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Gigadocking™ in Orion™ Molecular Design Platform Rapidly Identifies Novel Chemical Entities for GPCR Targets

OpenEye Scientific Helps Beacon Discovery Increase Speed and Improve Activity in Virtual Screening

[News, Release]
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Searching at the Speed of Byte: Accelerating Similarity and Substructure Searches

The number of drug-like molecules that could exist is staggering.  Estimates range as high as 1060, more than the number of atoms in the Universe.

Commercially available collections of synthetically accessible drug-like molecules now number in the billions, and these collections are expanding regularly, while virtual collections of compounds can exceed a trillion molecules.

In order to address the challenges posed by the rapid increase in the size of accessible chemical space, OpenEye Scientific has been focused on accelerating our molecular search algorithms for both the CPU and GPU, specifically similarity search in GraphSim TK and substructure search in OEChem TK. As a result of these recent upgrades, you now are able to search a billion molecules in seconds.  

[GraphSim TK, OEChem TK]
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OpenEye Releases Additional Giga-scale Virtual Screening COVID-19 Data for Public Use

ACE2 with the top four scoring hits from our docking study. The four compounds were selected from the Enamine REAL library of approximately 1.4 billion synthesizable compounds. The top 10,000 hits from this docking study are freely available for download.

Summary: In an effort to help in the search to find potential therapeutics for COVID-19, OpenEye has completed multiple large-scale computational studies. The first dataset was released on April 27 (https://www.eyesopen.com/blog/openeye-deploys-the-orion-molecular-design-platform-to-find-covid-19-therapeutics).  Here we publish a second such set of results and make them freely available to advance research toward a therapy.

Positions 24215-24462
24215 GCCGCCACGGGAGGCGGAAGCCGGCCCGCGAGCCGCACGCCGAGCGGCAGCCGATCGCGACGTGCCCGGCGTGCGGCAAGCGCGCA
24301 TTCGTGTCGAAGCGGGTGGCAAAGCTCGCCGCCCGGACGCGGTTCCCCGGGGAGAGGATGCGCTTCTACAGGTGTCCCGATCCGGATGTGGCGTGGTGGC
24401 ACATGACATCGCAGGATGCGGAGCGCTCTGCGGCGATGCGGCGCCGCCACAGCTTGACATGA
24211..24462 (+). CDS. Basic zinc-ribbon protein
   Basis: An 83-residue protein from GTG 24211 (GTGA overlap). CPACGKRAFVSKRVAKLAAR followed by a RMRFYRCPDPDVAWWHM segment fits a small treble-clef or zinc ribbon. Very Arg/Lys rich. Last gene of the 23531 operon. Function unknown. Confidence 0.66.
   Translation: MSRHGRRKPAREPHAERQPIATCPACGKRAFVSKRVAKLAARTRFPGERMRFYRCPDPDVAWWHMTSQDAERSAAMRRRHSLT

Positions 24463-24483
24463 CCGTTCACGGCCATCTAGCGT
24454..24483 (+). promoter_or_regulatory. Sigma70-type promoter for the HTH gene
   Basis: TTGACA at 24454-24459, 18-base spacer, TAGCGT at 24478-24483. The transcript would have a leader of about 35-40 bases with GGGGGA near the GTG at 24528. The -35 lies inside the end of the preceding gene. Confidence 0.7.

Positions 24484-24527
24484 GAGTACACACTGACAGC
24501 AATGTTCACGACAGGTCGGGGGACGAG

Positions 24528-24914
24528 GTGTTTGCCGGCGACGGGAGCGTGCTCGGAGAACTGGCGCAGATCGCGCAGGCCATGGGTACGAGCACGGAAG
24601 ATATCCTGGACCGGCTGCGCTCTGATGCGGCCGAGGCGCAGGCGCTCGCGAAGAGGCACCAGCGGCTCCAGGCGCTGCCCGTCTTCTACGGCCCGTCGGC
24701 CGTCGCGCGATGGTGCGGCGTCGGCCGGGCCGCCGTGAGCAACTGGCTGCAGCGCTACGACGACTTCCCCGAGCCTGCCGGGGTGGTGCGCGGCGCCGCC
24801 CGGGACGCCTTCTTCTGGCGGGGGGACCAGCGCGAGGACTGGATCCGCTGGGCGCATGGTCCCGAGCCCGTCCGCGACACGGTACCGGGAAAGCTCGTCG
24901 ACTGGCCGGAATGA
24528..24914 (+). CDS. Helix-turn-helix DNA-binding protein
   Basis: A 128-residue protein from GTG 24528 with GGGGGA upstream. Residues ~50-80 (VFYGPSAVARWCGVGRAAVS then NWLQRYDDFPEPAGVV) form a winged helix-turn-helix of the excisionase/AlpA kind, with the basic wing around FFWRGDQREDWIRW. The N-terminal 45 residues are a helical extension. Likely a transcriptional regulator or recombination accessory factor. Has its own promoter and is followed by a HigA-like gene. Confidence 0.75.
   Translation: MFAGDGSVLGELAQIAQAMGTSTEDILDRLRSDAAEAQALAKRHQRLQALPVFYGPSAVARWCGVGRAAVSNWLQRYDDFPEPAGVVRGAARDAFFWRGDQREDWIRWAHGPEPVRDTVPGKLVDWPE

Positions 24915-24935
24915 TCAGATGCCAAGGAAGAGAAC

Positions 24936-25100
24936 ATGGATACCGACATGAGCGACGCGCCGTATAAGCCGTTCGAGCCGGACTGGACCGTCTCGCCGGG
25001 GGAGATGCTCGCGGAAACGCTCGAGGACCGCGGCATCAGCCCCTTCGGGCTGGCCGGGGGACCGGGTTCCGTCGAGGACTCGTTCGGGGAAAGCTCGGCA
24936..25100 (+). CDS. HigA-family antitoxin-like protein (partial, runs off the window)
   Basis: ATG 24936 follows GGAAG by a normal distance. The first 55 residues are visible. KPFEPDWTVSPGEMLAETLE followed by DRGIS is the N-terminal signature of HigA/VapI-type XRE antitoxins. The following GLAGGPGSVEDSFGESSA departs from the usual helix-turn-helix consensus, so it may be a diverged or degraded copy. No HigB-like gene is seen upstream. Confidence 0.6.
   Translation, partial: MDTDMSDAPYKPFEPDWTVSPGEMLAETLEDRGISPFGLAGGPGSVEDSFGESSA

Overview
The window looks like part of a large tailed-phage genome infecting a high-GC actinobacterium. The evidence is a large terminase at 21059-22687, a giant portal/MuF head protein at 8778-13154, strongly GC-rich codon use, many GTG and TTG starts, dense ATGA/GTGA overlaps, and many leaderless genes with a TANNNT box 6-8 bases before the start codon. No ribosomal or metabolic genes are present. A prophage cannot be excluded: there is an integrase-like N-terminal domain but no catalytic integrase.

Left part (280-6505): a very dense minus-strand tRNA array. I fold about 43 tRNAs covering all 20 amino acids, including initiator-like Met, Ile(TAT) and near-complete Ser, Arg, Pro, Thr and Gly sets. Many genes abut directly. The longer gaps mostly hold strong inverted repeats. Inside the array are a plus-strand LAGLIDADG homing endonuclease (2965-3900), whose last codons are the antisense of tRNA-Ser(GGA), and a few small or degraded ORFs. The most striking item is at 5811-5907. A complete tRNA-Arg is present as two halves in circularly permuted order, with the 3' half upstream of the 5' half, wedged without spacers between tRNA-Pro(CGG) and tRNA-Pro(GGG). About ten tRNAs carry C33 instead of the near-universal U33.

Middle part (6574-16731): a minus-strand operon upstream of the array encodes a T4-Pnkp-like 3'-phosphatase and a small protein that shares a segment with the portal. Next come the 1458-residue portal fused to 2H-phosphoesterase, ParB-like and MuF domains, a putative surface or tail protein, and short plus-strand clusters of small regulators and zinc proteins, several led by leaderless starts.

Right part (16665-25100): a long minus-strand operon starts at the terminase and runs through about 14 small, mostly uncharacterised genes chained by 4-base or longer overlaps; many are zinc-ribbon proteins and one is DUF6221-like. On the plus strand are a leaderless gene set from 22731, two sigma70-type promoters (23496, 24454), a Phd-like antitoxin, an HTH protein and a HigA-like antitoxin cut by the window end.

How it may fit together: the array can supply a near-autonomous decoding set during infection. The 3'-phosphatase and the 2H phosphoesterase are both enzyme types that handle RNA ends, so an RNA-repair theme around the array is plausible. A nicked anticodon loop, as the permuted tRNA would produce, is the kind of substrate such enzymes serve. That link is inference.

[News, large scale virtual screening, COVID-19, Giga docking, ACE2]
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OpenEye deploys the Orion molecular design platform to find COVID-19 therapeutics; makes results freely available

 

SARS-CoV-2 Mpro protease with the top three scoring hits from our docking study. The three compounds were selected from the Enamine REAL library of approximately 1.4 billion synthesizable compounds. The top 10,000 hits from this docking study are freely available for download.

Summary: In an effort to quickly find potential therapeutics for COVID-19, OpenEye has completed multiple large-scale computational studies. Here we publish the first such set of results and make them freely available to advance research toward a therapy.

[News, large scale virtual screening, COVID-19, Giga docking]
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Relative Binding Free Energy with Non-Equilibrium Switching in Orion

By Gaetano Calabro PhD, OpenEye & Christopher Bayly, PhD OpenEye

A variety of free energy simulation methods, such as  FEP, TI, and λ dynamics, make use of atomistic MD or Monte Carlo simulations to determine the relative binding free energy (RBFE) between two ligands along an alchemical path. Non-Equilibrium switching (NES) is a relatively new method to estimate binding affinities based on the calculation of thermodynamic work along fast, non-equilibrium alchemical paths. In Orion, an implementation of De Groot’s RBFE-NES method has been tested on few targets.

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Easier is Better